You know, there is a difference between doing an accurate impersonation of someone and also having a point. Like, Anne Hathaway, Taran Killam, Bill Hader, and Nasim Pedrad absolutely nailed Carrie, Brody, Saul, and Dana, respectively, but the whole sketch STILL felt like a waste of time? Did somebody forget to come up with a decent premise for a Homeland parody sketch? Just doing impressions felt like enough? I don't know. All this made me want to do was watch an actual episode of Homeland. But again, terrific performances all around.
Okay, I really enjoyed this one. Simple premise: At a McDonald's staff meeting, the mere mention of layoffs causes two loud-mouths to assume they're the ones being let go, so they systematically tell everybody off. Just tons of shouting, hurtful put-downs, and reaction shots from those on the receiving end of their verbal abuse. Personal preference, I love shouty comedy!!!! But this sketch also featured a lot of expert comic timing and a runtime that felt short even though it wasn't. Credit where credit's due: This was a good'un.
Haha was this a Tim and Eric sketch? Anyway, the song wasn't bad and I downright dug the retro screensaver greenscreen action. Plus there's something so aggressively lazy about Rihanna's stage presence that I think is pretty hypnotizing. No yeah, I liked this.
I can't quite explain why (despite the fact that it's literally my job), but I hated Seth Meyers even more than usual this week? Sorry guys. I will probably always, forever, and sincerely dislike Weekend Update with Seth Meyers. Put it on my tombstone.
I hated this too. Was the premise of this sketch to make Obama seem like a mean-spirited jackass? Was it ghostwritten by Bill O'Reilly? Fine, but where were the hard laughs, Bill?
Terrible premise predicated on the inherent humor of two men being in love, and all on the occasion of an historic civil rights victory. Cool! OR we could just be laughing at the residents of Maine? Just top-notch comedic premises, these. At least Bill Hader and Fred Armisen are individually funny. Otherwise this was very disappointing, regressive garbage.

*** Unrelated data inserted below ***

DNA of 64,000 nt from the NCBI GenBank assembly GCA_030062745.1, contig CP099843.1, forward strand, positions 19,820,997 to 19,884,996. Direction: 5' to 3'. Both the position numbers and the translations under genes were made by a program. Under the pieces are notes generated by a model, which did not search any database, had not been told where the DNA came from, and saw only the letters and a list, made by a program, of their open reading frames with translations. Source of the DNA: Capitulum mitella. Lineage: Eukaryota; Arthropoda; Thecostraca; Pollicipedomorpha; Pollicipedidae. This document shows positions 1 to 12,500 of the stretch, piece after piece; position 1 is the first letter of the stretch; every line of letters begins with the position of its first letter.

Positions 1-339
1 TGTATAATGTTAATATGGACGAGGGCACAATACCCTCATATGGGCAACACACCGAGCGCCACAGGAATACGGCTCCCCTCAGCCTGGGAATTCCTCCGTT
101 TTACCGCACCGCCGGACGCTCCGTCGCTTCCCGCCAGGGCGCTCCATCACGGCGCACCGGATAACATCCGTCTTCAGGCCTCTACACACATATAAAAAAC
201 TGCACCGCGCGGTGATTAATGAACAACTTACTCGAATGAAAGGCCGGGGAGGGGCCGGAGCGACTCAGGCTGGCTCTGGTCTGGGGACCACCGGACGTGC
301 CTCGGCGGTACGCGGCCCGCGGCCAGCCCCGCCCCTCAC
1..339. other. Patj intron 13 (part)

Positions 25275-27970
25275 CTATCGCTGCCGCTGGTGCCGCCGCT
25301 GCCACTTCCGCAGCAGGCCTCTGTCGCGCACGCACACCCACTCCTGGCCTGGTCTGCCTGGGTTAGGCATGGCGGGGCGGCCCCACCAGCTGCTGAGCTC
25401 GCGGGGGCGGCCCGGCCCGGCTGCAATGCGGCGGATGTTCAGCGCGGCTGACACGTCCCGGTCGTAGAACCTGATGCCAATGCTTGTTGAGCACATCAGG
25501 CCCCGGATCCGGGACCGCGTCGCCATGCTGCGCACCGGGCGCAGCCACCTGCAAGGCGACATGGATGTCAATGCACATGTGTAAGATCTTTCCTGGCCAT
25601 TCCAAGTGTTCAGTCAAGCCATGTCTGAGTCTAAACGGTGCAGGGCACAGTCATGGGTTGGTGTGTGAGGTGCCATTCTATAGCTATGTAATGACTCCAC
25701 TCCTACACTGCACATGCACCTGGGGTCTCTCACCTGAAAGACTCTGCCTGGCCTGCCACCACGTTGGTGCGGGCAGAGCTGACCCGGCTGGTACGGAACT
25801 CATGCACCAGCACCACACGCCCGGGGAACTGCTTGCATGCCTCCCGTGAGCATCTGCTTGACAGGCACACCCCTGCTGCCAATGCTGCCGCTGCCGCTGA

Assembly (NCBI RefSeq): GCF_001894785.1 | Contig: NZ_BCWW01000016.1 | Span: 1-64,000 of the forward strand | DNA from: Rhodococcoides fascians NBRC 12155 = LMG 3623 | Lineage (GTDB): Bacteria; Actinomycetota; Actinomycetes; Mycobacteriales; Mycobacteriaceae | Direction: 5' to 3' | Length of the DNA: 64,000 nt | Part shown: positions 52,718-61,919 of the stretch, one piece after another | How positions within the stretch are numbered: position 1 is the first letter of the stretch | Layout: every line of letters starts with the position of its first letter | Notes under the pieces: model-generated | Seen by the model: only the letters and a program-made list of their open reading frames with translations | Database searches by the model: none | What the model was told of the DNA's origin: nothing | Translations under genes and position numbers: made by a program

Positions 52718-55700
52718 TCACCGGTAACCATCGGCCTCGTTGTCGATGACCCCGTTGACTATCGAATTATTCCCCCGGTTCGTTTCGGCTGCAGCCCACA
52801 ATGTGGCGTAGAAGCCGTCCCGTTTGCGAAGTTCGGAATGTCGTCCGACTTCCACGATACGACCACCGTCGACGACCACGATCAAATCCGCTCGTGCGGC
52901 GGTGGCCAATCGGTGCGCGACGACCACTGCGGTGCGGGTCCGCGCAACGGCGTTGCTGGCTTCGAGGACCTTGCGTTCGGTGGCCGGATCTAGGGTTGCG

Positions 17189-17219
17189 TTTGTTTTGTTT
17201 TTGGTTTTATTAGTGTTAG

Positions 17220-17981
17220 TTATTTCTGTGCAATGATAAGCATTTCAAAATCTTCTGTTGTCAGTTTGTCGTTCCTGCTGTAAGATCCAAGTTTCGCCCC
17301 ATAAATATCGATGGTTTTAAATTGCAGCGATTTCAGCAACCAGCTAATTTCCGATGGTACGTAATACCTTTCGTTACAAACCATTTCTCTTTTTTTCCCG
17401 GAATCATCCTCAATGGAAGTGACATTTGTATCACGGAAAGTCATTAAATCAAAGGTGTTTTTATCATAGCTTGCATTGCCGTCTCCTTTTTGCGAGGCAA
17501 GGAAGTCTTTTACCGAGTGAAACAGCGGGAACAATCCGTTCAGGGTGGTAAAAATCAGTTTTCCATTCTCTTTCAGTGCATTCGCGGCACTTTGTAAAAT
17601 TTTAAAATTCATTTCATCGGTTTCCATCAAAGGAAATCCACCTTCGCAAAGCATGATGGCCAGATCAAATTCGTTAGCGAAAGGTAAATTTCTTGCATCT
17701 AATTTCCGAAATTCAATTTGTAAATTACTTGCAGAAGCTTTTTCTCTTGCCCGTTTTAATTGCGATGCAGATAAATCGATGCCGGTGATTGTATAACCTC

Okay I liked this.
This sketch is not online presumably due to its frequent use of Beyoncé's "Crazy in Love." Like the earlier Homeland parody, this functioned more as a showcase for top-notch impressions than actual funny dialogue: Kate McKinnon's Ellen DeGeneres was breathtaking, as was Hathaway's brutal take on Katie Holmes. (During the closing credits Hathaway made a point of thanking Katie Holmes and Claire Danes, presumably to avoid any awkward run-ins from here on out.)
This sketch was about 45 minutes long and frequently walked the line between silly/fun and boring/awful. But really, this was the first episode after a presidential election and THIS sketch made the cut?
Rihanna busted out this ballad for her second performance and it was lovely! I don't know much about Rihanna—she is some kind of princess from another dimension, right?—but for a platinum-selling superstar she is just weird enough to keep my interest.
Haha okay. Not sure why the fake ad was aired LAST, but I appreciated how mean it was. The product itself was beside the point: The actual comedy was in the assertion that a lot of allergies are just made-up by picky narcissists. I laughed when Nasim Pedrad's character admitted that she wasn't actually allergic to gluten, she was just on a diet. Someone I know IRL recently told me they were allergic to gluten and I silently LOL'd but then felt super guilty about it and now it feels like this fake ad on SNL had my back? Feels okay. Not great, but okay. I appreciated the message more than I laughed.
I didn't think this episode was very good overall, so it's remarkable that it contained a few sketches that were some of my favorites of the season so far. That's totally how SNL rolls, though, and it's why we keep tuning in week after week. The same rule can be applied to life: Sometimes you have to put up with an hour and twenty minutes of disappointment in order to get to the ten minutes of good stuff, am I right? I am probably not right, but you get the point.
How do YOU think Anne Hathaway fared? What was your favorite sketch of the night?